TOKYO -- Japanese department store earnings are beginning to bottom out thanks to spending by foreign visitors, but such a model is not sustainable, casting doubt over the recovery's longevity.
Visitors come to spend
"Inbound consumption rallied more than expected, and sales to wealthy customers were firm," said J. Front President Ryoichi Yamamoto, explaining the earnings recovery on Tuesday. Tax-free sales spiked 52% on the year and exceeded 2 billion yen ($17.8 million) for the half. About 30% of sales at the company's main Daimaru location in the Shinsaibashi district of Osaka were from overseas guests.
Tax-free sales also jumped 50% at Takashimaya. With low-cost carriers chartering flights from Asia to the Kansai region, sales at Osaka and Kyoto locations grew even faster at 80% and 70% respectively. Sales of jewelry to wealthy customers also rose 6%, while art sales surged 25%.
"We have seen striking growth since the Nikkei Stock Average hit 20,000 in June," said Takashimaya President Shigeru Kimoto, although 90% of the 8.1 billion yen in domestic revenue growth has come from tax-free sales.
Domestic consumption by the broader population, meanwhile, has yet to bottom out. Sales for Takashimaya customers spending at least 1 million yen with a store credit card grew 4%, while sales for those spending less than that fell 4%. Excluding the tax-free sales as well as transactions with large institutional and affluent buyers, revenue actually edged lower 0.8%.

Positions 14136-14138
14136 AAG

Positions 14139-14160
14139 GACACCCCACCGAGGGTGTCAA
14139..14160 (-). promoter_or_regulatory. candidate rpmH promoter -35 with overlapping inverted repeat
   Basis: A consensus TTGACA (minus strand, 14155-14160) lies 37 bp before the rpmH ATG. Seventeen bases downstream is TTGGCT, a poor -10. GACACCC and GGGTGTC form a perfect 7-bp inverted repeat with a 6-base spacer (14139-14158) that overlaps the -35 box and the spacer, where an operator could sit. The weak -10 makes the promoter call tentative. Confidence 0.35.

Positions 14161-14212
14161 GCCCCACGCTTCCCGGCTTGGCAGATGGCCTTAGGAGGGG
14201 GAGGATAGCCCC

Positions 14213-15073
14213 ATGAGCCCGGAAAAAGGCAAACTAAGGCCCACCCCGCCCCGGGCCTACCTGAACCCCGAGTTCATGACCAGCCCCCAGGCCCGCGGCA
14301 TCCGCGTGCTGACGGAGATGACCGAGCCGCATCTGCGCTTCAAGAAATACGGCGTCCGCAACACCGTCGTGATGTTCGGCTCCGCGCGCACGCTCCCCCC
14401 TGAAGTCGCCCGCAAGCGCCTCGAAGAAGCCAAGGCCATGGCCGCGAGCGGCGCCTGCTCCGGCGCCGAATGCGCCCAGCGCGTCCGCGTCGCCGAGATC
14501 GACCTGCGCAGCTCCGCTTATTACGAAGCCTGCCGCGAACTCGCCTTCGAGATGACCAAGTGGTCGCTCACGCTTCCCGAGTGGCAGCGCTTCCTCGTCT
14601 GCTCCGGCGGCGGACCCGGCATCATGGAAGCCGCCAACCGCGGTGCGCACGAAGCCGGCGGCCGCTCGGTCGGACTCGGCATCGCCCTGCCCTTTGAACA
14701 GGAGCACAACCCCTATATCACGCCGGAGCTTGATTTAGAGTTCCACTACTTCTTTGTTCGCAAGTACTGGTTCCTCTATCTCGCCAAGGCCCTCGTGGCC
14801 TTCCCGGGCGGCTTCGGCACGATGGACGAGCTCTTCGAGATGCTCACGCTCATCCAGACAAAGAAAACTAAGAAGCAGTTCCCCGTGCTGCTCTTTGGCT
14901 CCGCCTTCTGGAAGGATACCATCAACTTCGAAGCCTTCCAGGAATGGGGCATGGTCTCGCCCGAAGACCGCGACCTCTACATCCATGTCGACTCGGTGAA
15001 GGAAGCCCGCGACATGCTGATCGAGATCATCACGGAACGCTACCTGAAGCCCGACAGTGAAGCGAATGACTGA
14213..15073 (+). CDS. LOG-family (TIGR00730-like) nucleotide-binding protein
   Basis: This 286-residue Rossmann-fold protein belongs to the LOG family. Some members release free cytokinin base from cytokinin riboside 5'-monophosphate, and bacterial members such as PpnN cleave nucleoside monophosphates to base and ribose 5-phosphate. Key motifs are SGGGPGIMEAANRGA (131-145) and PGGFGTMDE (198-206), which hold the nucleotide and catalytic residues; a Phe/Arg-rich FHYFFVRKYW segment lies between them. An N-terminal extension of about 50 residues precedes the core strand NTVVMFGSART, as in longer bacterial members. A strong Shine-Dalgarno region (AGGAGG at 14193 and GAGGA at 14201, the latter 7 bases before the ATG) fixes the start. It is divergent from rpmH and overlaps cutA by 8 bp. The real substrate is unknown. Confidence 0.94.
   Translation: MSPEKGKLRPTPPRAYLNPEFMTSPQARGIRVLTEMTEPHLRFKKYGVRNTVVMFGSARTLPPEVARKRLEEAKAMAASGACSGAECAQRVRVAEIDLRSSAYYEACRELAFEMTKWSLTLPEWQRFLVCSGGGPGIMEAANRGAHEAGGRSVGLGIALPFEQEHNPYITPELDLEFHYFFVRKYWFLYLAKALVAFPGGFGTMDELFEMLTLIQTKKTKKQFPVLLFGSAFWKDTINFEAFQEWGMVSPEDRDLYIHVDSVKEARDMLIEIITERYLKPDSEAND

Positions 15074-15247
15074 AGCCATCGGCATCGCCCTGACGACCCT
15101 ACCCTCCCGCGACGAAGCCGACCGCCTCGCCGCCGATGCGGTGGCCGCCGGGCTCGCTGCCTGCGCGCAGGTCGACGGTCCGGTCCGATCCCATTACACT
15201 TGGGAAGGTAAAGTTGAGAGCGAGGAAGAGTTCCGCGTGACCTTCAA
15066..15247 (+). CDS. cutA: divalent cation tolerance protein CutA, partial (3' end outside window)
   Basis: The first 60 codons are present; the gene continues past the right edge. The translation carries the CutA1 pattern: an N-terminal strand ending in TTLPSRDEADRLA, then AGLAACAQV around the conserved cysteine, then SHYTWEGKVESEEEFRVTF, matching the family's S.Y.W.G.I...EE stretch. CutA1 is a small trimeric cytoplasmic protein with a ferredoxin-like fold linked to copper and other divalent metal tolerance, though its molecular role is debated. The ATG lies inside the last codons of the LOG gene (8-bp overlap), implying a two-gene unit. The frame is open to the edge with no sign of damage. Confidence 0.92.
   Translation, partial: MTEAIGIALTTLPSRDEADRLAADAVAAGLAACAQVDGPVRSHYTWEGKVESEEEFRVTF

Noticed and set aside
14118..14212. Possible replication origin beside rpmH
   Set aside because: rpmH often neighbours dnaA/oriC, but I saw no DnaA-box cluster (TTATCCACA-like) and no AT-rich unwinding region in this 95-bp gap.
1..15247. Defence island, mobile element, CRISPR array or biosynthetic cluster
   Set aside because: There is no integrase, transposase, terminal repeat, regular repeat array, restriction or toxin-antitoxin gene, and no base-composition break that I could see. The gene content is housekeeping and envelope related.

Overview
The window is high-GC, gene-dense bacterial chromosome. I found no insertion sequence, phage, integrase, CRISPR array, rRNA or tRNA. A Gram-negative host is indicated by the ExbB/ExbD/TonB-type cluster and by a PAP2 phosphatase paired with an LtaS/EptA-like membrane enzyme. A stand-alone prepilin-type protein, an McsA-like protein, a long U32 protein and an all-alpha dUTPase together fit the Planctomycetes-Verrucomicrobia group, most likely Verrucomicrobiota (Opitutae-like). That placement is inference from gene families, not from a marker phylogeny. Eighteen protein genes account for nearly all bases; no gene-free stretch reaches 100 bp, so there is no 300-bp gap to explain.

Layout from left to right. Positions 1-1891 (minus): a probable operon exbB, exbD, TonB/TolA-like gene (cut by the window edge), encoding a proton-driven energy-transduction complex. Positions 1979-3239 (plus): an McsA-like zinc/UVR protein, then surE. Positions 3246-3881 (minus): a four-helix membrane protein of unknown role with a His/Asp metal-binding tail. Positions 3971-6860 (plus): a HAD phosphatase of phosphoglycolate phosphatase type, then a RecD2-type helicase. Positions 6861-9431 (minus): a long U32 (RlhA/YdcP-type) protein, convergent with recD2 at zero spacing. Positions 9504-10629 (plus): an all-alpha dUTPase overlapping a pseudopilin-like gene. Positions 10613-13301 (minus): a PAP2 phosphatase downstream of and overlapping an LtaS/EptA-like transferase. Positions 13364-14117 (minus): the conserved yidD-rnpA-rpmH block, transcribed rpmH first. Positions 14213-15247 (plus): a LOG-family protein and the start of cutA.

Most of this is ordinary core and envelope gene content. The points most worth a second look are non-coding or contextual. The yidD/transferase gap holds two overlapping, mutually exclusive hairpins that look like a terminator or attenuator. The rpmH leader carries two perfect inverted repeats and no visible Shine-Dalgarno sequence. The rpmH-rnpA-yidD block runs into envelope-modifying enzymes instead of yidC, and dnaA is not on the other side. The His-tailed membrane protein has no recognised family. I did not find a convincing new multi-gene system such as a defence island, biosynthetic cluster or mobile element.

Japan's department store earnings deteriorated across the board in fiscal 2016 as China imposed higher tariffs on privately imported goods and the yen strengthened, slamming the brakes on consumption by overseas guests. The current recovery is partially a reaction to the previous year's slump.
The sector's reliance on tourist spending is made clear by the struggles in regional locations that see fewer travelers. Half of Takashimaya's 16 locations nationwide, mainly those found in regional areas, saw revenue drop for the half. J. Front experienced a similar pattern, with eight out of 15 stores logging lower revenue.
Department store sales have slid 40% since their peak in 1991. Solid earnings right now indicate less a revival of the old business model than a temporary tailwind. Despite the growth, spending by overseas guests to Japan accounts for only 6% to 7% of total sales at both J. Front and Takashimaya. E-commerce companies like Amazon, meanwhile, have rapidly widened their reach.
"The impact of online sales is not small," Yamamoto acknowledged. But he also emphasized that Ginza Six, the Tokyo shopping complex opened in April that J. Front helped develop, is "one way to demonstrate the value of brick-and-mortar stores."
During the three-day weekend on Monday, few people at Ginza Six were seen with shopping bags and many seemed to be there just to check out the new complex. "There are a lot of expensive stores," said one couple in their 50s visiting for the first time. "We will just eat and go home."
J. Front and Takashimaya are shifting toward real estate projects like Ginza Six for their adaptability to changes in demand and stable revenue through rents. The Ginza Six model, however, will not necessarily work nationwide.
Although visits to Japan are likely to continue increasing, shopping is easily affected by exchange rates and weather. Department stores will be hard-pressed to find a new business model before the tailwinds from overseas stop blowing their way.